From now until February 11, Red’s Army will be posting stories about the players behind the Celtics’ 22 retired numbers and that one retired nickname. Stories will be posted in the order that the numbers were retired.
So you think you’re a pretty big Cetics fan? I can assure you, you’re nowhere near as big a fan of the Celtics as Walter Brown was.
The story begins back in 1926 when Tex Rickard, who had built the third Madison Square Garden in Manhattan, decided that what the United States needed was not so much a really good five cent cigar as six more Madison Square Gardens.
The second of seven total Madison Square Gardens was going to be built above Boston & Maine’s North Station. Thanks to the collapse of the stock market and the death of Tex in ’29, it was also the last of these replica Gardens.
The Boston & Maine railroad owned the Boston Garden up to the mid 30s, when it was sold to the Boston Arena Corporation who, as the name suggests, also owned the old Boston Arena (now Matthews Arena). The manager they brought on to oversee the Garden? George V. Brown. Three years after he took the job, George Brown died unexpectedly just four days shy of his 57th birthday.
The Boston Garden-Arena Corporation hired George’s son Walter A. Brown to take over George’s two jobs: Managing the facility as a whole and the Boston Bruins in particular. The Bruins then–as today–were owned by the same people who owned the arena.
At the end of World War II, Brown decided that the arena needed a basketball team.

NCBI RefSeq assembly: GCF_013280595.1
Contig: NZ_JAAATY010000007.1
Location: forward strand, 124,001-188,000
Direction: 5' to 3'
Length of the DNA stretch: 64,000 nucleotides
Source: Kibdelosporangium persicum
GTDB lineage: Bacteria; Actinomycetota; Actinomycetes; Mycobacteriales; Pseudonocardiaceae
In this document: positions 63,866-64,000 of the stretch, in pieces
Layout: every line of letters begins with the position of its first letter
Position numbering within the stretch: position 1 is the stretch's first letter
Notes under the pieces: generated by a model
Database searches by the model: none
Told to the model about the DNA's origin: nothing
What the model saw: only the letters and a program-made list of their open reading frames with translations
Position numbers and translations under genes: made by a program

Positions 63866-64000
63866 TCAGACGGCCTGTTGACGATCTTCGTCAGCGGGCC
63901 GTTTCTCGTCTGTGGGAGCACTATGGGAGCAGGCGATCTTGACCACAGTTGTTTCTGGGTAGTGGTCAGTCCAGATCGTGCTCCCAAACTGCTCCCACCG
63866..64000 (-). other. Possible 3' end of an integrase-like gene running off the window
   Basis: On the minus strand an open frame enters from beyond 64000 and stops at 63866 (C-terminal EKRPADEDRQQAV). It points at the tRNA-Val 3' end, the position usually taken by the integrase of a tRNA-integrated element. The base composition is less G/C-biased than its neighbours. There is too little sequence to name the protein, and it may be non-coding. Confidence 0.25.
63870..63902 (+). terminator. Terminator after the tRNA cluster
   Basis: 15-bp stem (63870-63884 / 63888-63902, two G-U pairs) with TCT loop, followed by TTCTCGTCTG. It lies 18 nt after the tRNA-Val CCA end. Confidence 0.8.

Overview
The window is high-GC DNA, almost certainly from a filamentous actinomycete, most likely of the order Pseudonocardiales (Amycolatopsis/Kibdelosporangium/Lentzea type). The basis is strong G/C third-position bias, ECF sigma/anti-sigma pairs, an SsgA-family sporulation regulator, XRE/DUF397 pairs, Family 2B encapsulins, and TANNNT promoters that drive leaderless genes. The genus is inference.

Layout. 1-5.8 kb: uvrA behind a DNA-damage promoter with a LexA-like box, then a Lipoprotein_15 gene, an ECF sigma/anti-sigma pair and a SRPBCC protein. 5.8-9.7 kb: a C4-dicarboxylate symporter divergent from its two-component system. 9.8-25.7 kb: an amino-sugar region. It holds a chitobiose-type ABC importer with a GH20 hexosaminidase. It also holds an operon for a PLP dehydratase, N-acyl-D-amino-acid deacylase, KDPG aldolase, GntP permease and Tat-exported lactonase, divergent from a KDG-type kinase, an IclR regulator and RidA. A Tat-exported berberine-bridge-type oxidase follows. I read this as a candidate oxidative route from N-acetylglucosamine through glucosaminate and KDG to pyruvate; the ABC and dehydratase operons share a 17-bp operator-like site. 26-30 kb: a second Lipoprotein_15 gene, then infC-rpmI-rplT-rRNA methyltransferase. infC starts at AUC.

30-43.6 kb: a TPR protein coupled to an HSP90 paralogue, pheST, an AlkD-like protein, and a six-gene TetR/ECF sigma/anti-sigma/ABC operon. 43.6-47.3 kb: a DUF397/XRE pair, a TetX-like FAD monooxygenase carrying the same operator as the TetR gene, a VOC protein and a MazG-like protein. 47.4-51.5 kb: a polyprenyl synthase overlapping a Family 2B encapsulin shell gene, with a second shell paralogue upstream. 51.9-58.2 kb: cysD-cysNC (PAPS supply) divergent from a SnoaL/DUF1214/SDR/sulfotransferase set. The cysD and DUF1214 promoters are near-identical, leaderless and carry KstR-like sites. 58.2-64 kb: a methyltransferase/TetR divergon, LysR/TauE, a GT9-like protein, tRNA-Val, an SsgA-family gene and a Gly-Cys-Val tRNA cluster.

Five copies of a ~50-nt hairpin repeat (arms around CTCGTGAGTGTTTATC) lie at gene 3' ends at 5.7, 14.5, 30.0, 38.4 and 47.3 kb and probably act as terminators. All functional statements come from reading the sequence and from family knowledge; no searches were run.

So he mortgaged his house to start one.
The guy put up his house as collateral to start the Boston Celtics.
Brown was part of a group of hockey arena owners and operators that combined to form the Basketball Association of America in 1946. He was also instrumental in arranging a merger with the National Basketball League in 1949. The National Basketball League was the older of the two leagues, having started in 1937, but its teams were primarily located in the Midwest, and in smaller towns–it didn’t have the resources to compete against the BAA.
The year after the merger, Brown was at the center of another major change in professional basketball when the Celtics picked Chuck Cooper in the second round of the 1950 draft.
According to a New York Times reporter, another owner said, “Walter, don’t you know he’s a colored boy?” and Brown replied, “I don’t give a damn if he’s striped, plaid, or polka dot! Boston takes Chuck Cooper of Dusquene!” Seven years later, Brown broke the NHL’s color barrier by playing Willie O’Ree.
Walter Brown’s Celtics were pretty bad their first few years in the league; they got better when Red Auerbach came along, and became virtually unstoppable with the addition of Bill Russell. Brown got to enjoy some of that success–he saw his team win seven championships in eight years.
And then, over Labor Day weekend in 1964, Brown died of a heart attack. Like his father, he died early; he wasn’t even 60. The Celtics retired number 1 in his honor on October 17, at the first game of the season. They dedicated that season to him and went on to win championship number eight.
The following year the NBA named their original championship trophy after him.
And before I forget, Brown was also responsible for one other longstanding Celtics tradition.
The February road trip.
Whether you were Ed Macauley, Bill Russell, John Havlicek or Larry Bird, you spent most of every February on the road. Why? Because in 1939 Brown and a group of other hockey arena owners started the Ice Capades, and they had dibs on the Garden for two weeks every February. The Celtics still have about a two week road trip each February, but the entertainment that keeps them away from home these days is Disney on Ice.
Brown’s status as one of the Ice Capades owners also helped seal the Ed Macauley/Bill Russell trade. Brown added St. Louis to the Ice Capades schedule to sweeten the deal enough to get Hawks owner Ben Kerner to agree to it.
“a magnificent human being who personified everything good in sports”
Red Auerbach on Walter Brown
The retired numbers project: